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Creating a Cyber Security Culture…

13th July 2017

 
We’ve been banging the drum for increased awareness of Cyber Security in the workplace, for what seems like forever.
 
Thankfully we’ve been fortunate enough to help some large organisations bolster their Cyber Security defences – which we have achieved by focusing primarily on their employees.
 
Human error remains the dominant cause of data breaches – data breaches that not only cost organisations a great deal of financial damage, but reputational damage too.
 
And it is not malicious deliberate acts from employees that are posing the greatest security threats to organisations. No, instead it is their employees’ lack of awareness of potential threats, and their subsequent risky behaviour, which poses the greatest danger.
 
It’s a frustration of ours that organisations invest heavily in technological solutions to help guard against cyber threats, and seem to forget about their employees. While in no way are we saying that they should not be investing in technology – what we mean is that they should also be investing in the people part of the problem. Which will clearly reinforce and back up the technological investments being made.
 
It is therefore very much about creating a cyber risk-aware culture. A culture in which employees are able to recognise potential risks, understand the correct behaviours to take to guard against the threats, and know exactly how to respond when incidents do occur.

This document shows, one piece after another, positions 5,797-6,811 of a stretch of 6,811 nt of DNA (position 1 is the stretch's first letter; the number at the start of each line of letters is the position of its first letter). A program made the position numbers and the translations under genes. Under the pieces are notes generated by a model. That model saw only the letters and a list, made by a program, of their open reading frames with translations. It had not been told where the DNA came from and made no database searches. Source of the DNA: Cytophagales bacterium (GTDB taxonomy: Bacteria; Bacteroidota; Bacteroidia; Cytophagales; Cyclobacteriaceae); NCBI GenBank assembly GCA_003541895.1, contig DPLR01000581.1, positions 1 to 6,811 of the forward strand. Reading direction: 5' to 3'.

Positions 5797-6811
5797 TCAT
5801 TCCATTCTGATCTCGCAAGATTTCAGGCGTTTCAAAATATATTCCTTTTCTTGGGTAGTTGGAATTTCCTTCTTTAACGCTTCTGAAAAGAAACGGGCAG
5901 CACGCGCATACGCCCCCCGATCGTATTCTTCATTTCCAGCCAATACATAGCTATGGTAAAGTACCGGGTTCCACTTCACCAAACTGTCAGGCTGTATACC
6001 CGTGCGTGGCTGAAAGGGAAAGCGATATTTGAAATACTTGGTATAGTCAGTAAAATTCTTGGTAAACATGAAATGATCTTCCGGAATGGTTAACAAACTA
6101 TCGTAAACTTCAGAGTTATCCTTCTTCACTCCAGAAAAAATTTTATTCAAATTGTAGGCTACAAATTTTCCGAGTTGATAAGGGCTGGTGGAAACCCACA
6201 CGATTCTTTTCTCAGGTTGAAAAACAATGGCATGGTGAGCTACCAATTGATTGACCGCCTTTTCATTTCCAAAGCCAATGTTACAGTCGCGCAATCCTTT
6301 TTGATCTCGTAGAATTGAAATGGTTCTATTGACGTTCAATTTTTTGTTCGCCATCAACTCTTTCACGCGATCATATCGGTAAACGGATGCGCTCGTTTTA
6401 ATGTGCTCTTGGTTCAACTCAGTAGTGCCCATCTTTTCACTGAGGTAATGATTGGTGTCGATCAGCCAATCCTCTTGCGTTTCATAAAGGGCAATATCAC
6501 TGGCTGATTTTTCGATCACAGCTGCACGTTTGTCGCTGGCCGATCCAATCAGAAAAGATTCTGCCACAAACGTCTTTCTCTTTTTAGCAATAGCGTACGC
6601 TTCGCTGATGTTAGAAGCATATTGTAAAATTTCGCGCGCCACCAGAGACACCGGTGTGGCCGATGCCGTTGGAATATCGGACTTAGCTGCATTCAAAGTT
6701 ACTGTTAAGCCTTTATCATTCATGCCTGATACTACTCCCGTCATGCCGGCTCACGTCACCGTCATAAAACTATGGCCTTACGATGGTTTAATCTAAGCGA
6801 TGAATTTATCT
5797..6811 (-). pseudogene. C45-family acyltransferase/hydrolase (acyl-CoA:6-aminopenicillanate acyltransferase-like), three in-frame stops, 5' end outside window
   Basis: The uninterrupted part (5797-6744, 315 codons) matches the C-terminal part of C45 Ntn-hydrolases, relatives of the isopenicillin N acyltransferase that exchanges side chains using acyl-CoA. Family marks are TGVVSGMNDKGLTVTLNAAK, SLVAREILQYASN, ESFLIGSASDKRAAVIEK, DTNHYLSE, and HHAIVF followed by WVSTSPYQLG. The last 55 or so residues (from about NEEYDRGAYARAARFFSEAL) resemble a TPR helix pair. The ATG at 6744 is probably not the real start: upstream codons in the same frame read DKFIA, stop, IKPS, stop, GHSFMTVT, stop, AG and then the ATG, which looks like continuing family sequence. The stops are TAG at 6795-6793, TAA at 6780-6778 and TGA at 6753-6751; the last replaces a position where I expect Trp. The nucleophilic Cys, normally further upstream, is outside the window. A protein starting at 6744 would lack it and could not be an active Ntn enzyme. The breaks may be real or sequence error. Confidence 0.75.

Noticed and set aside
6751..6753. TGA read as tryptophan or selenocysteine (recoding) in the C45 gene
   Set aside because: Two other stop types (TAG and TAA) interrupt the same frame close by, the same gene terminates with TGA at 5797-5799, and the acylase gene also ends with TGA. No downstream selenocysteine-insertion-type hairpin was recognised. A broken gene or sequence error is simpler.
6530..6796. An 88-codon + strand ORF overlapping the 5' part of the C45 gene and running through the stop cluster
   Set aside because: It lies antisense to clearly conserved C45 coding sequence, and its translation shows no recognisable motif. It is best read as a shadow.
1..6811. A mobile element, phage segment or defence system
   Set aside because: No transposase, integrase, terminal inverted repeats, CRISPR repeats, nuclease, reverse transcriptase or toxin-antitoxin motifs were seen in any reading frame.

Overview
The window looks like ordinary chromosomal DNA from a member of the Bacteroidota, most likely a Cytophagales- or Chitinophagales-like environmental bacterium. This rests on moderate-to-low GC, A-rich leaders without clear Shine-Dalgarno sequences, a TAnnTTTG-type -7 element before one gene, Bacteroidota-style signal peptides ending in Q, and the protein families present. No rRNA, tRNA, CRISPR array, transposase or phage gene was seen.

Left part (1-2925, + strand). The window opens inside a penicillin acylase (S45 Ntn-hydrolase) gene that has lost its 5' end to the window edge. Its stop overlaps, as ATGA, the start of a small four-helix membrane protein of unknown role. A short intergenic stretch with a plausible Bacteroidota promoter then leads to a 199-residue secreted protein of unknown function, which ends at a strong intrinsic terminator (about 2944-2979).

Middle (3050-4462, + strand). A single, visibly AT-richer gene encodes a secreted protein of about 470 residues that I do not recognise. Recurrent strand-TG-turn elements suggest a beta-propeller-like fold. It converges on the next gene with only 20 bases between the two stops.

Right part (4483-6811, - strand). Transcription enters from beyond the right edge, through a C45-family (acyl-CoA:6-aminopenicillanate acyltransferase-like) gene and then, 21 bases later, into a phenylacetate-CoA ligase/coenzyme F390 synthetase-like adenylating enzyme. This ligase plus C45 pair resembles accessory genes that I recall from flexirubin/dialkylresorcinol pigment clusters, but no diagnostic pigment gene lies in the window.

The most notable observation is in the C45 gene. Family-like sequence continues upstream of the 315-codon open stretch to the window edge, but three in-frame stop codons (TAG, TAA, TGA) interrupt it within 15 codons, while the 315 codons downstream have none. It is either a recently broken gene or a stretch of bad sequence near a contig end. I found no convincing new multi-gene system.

When it comes to cultivating a cyber risk-aware culture, we believe there are three main elements organisations should be focusing on.
 
 
 

Cultivating a cyber risk-aware culture

 

1. Leadership

It is still leaders who are largely responsible for the setting of culture. Therefore leaders must lead by example by showing just what is required from other employees.
 
Leaders must be fully aware of all cyber security threats, and be able to demonstrate this understanding to everyone else in the business. They should do this through consistent communication, collaboration, and the sharing of relevant news and information from the monitoring that should be continually being undertaken on security threats.
 
 

2. Learning

This is an important method for increasing initial awareness of cyber security. It should begin as early as employee on-boarding, and then continue throughout an employee’s entire lifetime – delivered at on-going regular periods.
 
The goal here really is to help shape behaviour – by educating employees on how they should be behaving, and the importance of doing so in relation to risky situations.
 
We’ve found that training is most effective when done in more informal, non-traditional ways –
especially given that the subject is widely perceived as being dull and dry in nature.
 
We’ve actually employed digital games, and have had great success with them as a training tool.
 
 

3. Communications

What goes hand-in-hand with training (to increase awareness and change behaviour) is communication.
 
As we’ve already stated, communication from leaders helps to shape culture. But additional internal communications are also needed to continually reinforce the desired organisational culture too.
 
What we always seem to find is an ‘it’ll never happen to me’ kind of view from employees. Furthermore, employees don’t think they’ll be affected directly – so they think the organisation can deal with any issues that may arise from a security breach.
 
Success therefore comes when you can connect employees to cyber security on a personal level. By focussing on exactly how cyber risks CAN directly impact them and their life – even their family, friends and loved ones.
 
This is where storytelling becomes so important. Stories that engage on a human level, and which employees can relate to, become powerful tools for change.
 
These stories are able to highlight the threats, show the consequences that can occur when the required behaviour is not demonstrated – all while further educating and reinforcing what is being learnt in training.
 
So the above are the three main areas we always focus on when we’re briefed to improve cyber security at an organisation.